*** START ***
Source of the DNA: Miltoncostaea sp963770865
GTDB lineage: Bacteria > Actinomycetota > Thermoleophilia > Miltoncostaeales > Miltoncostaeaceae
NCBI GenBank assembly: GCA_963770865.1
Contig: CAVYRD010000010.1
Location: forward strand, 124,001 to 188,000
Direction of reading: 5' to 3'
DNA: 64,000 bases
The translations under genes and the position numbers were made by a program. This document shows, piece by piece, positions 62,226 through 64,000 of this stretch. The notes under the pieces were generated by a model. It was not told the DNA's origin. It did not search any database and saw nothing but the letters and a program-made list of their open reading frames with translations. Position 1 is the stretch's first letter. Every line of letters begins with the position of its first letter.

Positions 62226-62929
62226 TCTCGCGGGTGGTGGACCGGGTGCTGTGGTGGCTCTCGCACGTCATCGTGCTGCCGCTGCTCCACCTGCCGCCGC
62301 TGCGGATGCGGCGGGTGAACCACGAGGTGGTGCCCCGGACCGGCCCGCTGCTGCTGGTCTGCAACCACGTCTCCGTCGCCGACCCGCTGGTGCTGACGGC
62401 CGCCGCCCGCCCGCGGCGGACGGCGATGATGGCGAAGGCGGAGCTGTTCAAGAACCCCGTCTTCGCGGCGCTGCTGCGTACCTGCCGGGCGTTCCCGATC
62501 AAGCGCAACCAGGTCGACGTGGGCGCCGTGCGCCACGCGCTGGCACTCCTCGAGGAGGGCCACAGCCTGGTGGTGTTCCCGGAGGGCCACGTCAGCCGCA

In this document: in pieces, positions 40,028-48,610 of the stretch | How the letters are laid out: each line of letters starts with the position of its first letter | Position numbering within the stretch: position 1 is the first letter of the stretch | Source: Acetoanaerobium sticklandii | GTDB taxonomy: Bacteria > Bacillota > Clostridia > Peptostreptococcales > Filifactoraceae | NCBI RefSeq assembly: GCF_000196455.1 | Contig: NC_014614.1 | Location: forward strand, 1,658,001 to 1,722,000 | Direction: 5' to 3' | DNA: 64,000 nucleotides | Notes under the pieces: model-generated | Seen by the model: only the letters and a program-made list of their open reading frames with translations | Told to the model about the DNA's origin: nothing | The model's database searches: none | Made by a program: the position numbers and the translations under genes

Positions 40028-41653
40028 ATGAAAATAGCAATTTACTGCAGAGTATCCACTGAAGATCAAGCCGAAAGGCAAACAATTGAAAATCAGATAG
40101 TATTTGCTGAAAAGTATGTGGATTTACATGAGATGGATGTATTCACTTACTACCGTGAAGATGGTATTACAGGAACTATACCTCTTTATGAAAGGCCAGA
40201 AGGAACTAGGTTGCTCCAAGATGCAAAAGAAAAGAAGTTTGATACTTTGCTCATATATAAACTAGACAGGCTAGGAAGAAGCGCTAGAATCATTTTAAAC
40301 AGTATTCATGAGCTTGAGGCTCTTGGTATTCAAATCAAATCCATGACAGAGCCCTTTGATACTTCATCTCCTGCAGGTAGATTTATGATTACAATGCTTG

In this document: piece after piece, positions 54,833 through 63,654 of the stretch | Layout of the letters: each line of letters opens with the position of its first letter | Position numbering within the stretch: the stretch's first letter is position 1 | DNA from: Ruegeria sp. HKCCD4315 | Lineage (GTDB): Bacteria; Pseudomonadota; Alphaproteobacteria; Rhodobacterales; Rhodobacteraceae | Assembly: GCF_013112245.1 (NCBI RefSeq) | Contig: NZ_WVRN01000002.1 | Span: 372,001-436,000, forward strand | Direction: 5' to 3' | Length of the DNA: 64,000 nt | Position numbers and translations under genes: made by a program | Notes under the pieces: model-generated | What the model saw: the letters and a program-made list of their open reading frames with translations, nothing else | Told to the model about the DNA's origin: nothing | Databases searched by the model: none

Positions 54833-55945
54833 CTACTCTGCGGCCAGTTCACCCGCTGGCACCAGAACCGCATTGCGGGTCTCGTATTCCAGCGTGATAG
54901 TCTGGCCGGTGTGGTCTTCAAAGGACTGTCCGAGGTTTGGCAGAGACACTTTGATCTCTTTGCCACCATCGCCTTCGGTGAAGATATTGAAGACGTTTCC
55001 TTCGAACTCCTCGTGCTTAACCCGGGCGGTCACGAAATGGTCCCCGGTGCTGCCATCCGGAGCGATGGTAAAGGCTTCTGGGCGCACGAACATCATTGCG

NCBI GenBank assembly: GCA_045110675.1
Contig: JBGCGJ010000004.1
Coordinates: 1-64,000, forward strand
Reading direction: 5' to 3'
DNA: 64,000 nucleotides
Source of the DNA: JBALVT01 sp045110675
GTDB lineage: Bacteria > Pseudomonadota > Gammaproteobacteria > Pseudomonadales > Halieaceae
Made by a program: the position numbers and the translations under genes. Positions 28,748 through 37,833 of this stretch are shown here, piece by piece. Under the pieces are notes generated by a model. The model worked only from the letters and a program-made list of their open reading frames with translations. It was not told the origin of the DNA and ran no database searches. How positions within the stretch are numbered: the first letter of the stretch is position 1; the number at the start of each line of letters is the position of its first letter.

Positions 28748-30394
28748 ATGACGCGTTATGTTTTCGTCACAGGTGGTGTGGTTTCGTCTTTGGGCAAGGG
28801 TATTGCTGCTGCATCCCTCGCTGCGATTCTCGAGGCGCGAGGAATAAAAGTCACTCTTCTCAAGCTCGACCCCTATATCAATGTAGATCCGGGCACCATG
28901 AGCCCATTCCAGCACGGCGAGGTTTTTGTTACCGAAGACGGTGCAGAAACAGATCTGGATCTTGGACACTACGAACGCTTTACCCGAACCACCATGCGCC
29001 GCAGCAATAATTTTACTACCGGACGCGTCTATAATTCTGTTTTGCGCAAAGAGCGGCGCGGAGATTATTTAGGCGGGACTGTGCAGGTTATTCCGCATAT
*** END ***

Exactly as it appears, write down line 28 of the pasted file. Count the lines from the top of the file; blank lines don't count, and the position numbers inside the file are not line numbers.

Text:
Reading direction: 5' to 3'